“In addition to our traditional services such as fuel testing, bunker surveys, lube oil and water testing, we can perform remote services in certain segments where face to face contact is not allowed due to Covid-19.”
Adapting to the new conditions plays to her strengths. Her record of being at the forefront of developing digital technologies for the marine fuel sector, including logistics solutions and an interactive customer portal, are invaluable at a time when the maximum number of technical and business functions are being conducted online. Regardless of circumstances, ensuring fuel quality and safety is the over-riding concern.
With elements of mistrust and fear of change having pervaded the bunker sector, transparency is essential, says Ms Røjgaard.
“Traditionally, the bunkering industry has not been very transparent. A ‘them and us’ approach has grown, partly fed by economic interests, hidden agendas and a relatively unregulated industry. It has been interesting to follow the development leading up to 1 January 2020. The new fuels being introduced to the market as an effect of IMO2020 caused concern to the industry but out of that also came a greater transparency on what could be expected from the supply as well as the operational side.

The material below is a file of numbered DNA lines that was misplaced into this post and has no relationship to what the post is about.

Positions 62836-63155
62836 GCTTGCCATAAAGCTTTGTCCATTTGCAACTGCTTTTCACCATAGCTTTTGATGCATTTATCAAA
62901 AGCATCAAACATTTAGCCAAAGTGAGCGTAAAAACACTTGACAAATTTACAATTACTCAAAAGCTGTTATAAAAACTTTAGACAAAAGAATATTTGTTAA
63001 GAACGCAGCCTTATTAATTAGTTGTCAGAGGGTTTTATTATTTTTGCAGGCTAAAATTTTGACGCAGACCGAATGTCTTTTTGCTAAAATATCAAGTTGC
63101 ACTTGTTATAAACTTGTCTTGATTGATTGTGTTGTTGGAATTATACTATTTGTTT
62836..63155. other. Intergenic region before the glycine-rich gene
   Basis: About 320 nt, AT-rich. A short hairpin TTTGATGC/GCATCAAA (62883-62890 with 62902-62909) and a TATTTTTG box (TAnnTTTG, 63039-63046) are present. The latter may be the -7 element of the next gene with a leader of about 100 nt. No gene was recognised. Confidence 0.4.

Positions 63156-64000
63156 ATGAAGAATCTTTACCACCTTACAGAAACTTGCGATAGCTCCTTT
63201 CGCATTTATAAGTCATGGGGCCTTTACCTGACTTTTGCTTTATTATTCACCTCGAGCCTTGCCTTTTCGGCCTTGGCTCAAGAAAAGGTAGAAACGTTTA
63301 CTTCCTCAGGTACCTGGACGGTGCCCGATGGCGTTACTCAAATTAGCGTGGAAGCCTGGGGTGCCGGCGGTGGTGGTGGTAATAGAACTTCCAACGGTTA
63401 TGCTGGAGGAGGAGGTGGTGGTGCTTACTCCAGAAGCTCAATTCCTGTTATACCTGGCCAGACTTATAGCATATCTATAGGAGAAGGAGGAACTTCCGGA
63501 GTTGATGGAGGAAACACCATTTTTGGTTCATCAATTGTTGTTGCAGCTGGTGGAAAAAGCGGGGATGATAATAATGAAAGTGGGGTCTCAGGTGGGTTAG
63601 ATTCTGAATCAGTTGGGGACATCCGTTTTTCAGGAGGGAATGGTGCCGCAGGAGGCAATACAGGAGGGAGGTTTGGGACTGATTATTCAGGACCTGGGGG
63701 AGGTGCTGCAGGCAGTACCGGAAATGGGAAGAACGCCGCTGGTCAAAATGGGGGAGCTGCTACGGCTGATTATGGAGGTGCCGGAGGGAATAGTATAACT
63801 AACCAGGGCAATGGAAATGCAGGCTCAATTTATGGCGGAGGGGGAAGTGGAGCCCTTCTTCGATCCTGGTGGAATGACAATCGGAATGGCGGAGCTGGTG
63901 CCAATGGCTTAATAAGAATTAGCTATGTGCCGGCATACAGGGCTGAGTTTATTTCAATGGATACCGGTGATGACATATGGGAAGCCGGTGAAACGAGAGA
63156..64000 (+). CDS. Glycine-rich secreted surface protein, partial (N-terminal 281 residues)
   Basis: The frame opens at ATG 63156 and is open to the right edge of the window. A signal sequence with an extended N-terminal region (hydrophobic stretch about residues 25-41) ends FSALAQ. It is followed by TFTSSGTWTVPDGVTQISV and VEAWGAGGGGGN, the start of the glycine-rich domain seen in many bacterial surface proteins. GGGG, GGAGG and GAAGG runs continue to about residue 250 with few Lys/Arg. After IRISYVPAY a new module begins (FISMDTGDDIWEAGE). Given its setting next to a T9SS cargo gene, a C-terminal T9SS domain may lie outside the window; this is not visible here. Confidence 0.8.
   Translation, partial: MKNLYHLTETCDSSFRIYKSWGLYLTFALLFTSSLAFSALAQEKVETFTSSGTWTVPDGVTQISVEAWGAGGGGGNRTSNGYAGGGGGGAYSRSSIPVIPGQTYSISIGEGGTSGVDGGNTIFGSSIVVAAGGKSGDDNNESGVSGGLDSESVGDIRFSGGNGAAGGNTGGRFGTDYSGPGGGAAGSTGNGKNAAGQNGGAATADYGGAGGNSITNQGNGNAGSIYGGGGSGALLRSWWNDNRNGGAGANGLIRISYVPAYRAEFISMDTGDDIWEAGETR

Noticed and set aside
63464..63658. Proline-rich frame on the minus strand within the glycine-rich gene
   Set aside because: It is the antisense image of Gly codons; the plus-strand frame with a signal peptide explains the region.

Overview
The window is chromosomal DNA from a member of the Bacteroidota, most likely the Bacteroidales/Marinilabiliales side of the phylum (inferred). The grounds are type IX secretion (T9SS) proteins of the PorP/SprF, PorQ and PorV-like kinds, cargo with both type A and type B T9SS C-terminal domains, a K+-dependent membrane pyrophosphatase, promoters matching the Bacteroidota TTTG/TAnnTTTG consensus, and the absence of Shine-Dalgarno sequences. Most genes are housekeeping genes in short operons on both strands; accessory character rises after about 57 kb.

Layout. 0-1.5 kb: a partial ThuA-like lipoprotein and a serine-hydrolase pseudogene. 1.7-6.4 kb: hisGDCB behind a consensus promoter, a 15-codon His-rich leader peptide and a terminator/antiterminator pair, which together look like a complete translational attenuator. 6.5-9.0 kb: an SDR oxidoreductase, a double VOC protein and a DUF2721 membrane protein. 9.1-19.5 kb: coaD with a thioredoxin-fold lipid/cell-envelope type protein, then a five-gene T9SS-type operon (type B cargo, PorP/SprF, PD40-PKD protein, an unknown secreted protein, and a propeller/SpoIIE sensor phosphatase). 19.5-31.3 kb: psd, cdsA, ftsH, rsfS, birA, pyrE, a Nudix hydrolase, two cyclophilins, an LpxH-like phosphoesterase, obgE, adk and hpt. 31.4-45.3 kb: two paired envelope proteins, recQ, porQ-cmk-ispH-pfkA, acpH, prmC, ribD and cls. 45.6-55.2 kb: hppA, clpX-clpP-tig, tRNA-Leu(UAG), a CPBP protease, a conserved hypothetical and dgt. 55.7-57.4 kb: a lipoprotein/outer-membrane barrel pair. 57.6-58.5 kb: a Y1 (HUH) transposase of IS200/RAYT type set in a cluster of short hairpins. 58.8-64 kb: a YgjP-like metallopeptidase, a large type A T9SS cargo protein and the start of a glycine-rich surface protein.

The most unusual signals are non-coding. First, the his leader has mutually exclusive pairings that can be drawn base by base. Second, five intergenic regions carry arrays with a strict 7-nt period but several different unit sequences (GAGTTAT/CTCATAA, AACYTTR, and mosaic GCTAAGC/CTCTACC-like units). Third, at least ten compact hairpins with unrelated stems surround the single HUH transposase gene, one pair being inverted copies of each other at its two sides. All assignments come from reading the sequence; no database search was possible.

“The benefits of knowledge-sharing not only quench incorrect myths it also allows the industry to better manage risk through experience and cooperation. In the end, we all share a joint interest in ensuring safe operation for the seafarers.”
Ms Røjgaard was appointed to her current role at VeriFuel in July 2019, just as fuel specifications were in the spotlight as never before, with ship operators being pushed to comply with new regulations as from January 2020. It has been said that the 2020 project affects 75% of demand for marine fuel. Refineries, shore terminals, tank farms and barging operations have all had to come to terms with the changes, reinforcing the role VeriFuel plays in guiding its clients.
As global head of VeriFuel, Ms Røjgaard manages teams in Greece, the UK, Norway, Singapore, the Netherlands, and the USA. The company mission is to “develop and provide value adding solutions to the maritime industry through commitment, creativity and dedication.”
An accomplished presenter in media interviews, seminars, conferences, and courses, she is a familiar personality at gatherings such as the International Bunker Conference and Singapore International Bunkering Conference.